Latin America & Caribbean

Deadly floods ravage Brazil's Minas Gerais

Firefighters recover the body of a man killed by a landslide in Ouro Preto. Picture Agencia Brasil
Image caption Civil defence workers have been digging to recover bodies in Ouro Preto

Floods and landslides caused by heavy rain in south-eastern Brazil have killed at least six people and forced thousands from their homes.

A total of 66 towns cities in Minas Gerais state have declared a state of emergency.

In the town of Ouro Preto two taxi drivers died when a bus station was destroyed by a landslide.

Floodwaters are also threatening hillside communities in Rio de Janeiro state that were devastated a year ago.

Flooding is common in southeastern Brazil during the rainy season. Nationwide, more than 2m people have been affected by this year's rains, Brazil's civil defence force says.

About 10,300 people have been evacuated, and 3,000 homes have been destroyed.

Many roads have been blocked, making it difficult to get help and supplies to affected areas.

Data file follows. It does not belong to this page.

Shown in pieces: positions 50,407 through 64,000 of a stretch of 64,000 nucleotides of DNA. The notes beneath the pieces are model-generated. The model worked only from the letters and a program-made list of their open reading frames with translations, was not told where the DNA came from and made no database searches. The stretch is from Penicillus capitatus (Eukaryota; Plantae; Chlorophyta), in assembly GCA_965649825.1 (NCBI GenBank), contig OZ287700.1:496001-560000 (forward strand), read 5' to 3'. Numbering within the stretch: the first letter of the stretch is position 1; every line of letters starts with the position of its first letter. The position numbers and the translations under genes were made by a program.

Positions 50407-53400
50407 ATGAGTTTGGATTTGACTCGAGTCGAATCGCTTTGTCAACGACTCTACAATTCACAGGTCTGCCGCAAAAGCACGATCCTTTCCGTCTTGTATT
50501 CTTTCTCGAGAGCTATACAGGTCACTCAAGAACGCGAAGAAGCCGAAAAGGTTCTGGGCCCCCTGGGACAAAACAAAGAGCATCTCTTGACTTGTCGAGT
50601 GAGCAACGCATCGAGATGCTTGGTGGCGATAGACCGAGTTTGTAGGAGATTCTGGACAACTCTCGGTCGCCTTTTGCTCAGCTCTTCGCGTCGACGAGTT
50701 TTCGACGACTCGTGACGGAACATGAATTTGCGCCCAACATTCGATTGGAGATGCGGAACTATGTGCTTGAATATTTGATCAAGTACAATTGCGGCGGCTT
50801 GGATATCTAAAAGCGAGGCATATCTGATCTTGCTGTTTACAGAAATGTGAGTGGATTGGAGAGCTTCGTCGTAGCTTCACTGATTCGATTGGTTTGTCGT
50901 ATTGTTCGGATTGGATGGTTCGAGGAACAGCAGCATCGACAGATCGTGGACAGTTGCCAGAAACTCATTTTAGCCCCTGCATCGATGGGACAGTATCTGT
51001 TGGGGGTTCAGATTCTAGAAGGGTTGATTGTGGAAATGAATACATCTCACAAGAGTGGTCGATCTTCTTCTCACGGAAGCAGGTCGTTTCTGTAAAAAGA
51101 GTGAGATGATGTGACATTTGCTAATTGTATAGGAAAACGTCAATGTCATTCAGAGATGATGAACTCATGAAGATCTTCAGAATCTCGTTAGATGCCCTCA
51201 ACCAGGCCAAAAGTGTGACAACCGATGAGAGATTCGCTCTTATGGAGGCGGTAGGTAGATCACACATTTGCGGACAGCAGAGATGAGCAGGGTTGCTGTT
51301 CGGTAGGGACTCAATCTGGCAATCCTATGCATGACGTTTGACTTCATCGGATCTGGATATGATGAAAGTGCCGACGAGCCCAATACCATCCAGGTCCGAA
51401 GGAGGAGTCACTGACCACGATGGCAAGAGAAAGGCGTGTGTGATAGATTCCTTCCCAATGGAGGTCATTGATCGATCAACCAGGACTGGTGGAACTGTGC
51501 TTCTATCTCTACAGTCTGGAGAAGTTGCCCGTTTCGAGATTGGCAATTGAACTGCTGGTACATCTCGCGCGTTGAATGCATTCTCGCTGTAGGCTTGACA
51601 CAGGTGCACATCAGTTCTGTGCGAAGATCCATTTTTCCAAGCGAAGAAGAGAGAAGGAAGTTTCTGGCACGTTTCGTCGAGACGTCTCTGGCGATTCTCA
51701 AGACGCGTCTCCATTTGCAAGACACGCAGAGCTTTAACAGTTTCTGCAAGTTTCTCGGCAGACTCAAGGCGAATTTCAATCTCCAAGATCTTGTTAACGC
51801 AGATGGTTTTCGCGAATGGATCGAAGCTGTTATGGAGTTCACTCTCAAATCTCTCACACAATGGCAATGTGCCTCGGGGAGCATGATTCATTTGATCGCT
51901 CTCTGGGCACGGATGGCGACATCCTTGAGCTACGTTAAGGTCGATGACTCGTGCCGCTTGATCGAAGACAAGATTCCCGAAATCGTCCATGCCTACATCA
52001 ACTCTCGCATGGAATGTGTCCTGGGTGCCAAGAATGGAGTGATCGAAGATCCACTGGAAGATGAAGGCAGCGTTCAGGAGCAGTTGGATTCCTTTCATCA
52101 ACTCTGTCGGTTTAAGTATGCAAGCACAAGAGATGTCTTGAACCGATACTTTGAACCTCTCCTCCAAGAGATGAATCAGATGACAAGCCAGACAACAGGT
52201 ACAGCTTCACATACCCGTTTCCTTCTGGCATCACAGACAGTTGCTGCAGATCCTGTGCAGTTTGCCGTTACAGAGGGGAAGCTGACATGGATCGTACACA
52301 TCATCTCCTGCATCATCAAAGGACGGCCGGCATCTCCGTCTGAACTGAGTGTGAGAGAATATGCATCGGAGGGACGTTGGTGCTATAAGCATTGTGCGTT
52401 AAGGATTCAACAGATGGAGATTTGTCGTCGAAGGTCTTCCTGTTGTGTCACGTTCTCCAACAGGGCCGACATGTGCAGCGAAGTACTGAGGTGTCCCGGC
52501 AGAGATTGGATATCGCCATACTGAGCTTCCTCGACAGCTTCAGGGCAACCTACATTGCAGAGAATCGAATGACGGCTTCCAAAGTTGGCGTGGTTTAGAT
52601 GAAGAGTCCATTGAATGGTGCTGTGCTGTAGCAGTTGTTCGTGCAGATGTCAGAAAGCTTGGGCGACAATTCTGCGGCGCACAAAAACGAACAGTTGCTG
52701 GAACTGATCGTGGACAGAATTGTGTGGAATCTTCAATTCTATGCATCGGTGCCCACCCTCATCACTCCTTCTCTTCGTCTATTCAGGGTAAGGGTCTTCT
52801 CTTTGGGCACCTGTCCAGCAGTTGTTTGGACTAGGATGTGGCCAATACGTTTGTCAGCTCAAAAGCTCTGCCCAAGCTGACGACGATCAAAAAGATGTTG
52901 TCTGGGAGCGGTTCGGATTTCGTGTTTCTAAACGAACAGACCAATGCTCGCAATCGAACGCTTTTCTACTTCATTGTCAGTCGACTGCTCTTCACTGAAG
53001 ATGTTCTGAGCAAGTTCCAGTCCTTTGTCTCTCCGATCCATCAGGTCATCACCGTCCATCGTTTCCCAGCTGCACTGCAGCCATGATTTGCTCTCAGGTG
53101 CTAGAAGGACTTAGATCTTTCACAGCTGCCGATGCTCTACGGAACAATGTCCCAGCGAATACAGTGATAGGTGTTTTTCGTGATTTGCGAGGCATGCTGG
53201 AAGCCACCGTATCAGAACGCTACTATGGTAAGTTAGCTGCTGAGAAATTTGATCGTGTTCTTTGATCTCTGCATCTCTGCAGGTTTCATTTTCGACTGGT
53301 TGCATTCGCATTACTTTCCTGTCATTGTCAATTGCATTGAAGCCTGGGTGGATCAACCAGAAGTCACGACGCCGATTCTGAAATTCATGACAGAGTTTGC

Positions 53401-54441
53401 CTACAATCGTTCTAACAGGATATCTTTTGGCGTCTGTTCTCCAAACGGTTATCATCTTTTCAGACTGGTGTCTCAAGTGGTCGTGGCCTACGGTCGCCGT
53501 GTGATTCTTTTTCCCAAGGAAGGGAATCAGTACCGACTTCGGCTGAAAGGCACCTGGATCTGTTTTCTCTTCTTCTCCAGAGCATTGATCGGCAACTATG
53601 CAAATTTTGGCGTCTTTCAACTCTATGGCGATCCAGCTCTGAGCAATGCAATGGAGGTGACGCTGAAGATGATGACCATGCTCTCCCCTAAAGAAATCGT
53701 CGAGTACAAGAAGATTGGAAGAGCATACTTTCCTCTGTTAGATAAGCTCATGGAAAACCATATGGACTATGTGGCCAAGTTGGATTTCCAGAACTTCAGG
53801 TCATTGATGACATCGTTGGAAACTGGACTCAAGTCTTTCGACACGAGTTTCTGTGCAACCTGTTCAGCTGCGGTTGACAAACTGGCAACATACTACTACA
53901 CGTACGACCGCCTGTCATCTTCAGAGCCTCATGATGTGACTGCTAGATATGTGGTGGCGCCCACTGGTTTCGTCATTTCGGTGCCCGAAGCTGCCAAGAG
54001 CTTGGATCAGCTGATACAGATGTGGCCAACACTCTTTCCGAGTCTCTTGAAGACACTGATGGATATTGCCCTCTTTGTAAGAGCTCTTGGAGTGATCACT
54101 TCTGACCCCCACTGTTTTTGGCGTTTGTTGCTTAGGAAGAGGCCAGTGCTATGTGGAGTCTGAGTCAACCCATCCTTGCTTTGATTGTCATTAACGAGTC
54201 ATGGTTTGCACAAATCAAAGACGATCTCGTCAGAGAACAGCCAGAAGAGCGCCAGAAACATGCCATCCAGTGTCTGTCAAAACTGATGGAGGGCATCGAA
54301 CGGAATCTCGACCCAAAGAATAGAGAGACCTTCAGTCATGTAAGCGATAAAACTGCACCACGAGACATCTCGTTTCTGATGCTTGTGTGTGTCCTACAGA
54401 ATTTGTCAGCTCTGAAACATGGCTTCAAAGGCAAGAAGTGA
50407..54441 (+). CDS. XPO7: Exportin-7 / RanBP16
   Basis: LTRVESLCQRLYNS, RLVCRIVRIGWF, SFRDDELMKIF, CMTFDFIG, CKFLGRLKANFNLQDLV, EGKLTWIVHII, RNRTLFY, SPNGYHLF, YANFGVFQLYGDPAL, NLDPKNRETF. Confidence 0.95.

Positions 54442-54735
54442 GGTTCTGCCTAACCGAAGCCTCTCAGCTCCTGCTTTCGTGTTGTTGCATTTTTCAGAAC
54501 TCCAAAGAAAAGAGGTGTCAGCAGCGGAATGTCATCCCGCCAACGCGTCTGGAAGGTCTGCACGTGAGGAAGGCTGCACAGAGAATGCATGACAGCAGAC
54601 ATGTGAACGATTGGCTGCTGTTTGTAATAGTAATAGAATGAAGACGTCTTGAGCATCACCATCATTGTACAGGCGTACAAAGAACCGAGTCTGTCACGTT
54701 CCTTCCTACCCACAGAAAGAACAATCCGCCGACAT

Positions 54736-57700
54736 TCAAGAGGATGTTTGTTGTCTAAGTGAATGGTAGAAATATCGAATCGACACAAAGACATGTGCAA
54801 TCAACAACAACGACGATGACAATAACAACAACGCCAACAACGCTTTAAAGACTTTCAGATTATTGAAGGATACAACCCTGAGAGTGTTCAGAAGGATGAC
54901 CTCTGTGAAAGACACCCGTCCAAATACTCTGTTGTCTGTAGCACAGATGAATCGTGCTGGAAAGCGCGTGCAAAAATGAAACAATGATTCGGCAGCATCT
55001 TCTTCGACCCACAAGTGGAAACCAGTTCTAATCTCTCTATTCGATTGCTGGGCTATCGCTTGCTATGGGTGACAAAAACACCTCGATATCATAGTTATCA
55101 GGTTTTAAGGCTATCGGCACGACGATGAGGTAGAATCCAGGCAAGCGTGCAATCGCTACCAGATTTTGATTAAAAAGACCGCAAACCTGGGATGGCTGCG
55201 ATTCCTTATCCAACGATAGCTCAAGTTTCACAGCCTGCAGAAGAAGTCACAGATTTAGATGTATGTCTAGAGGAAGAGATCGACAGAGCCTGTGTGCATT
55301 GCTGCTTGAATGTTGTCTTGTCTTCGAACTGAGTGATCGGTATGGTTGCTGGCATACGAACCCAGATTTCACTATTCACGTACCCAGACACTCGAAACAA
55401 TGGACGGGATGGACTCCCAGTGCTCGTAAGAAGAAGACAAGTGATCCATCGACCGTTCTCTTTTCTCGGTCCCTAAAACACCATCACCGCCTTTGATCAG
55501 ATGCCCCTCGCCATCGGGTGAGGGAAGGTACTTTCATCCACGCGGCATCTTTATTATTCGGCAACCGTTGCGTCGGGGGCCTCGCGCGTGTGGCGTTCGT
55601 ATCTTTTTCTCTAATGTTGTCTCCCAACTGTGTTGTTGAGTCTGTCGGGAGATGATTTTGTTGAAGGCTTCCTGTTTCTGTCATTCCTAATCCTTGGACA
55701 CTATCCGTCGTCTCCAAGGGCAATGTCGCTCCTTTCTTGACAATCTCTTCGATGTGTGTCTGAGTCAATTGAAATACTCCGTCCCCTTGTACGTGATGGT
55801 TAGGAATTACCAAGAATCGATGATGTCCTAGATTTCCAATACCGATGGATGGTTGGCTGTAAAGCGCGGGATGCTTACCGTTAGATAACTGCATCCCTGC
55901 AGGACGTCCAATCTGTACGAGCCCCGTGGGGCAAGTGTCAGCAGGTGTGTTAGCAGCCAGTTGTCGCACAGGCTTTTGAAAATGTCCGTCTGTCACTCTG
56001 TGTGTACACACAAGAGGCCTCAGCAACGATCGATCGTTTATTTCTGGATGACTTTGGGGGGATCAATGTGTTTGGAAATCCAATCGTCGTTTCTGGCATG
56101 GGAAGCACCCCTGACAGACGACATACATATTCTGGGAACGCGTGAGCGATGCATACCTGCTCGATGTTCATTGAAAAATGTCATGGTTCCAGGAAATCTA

Early warning

Last year floods killed more than 800 people, in what officials said was the worst natural disaster ever to befall Brazil.

Most of the deaths were in towns in the mountains north of Rio de Janeiro such as Nova Friburgo, which are again suffering from intense rains.

Since then, the Brazil government has set up an early warning system to monitor weather rainfall and ensure people evacuate before floods strike.

There has also been heavy investment in flood protection.

Minas Gerais state governor Antonio Anastasia said disaster prevention measures had proved effective.

"Given the quantity of rain, we can observe that the system of alerts and evacuation are working well," he said.

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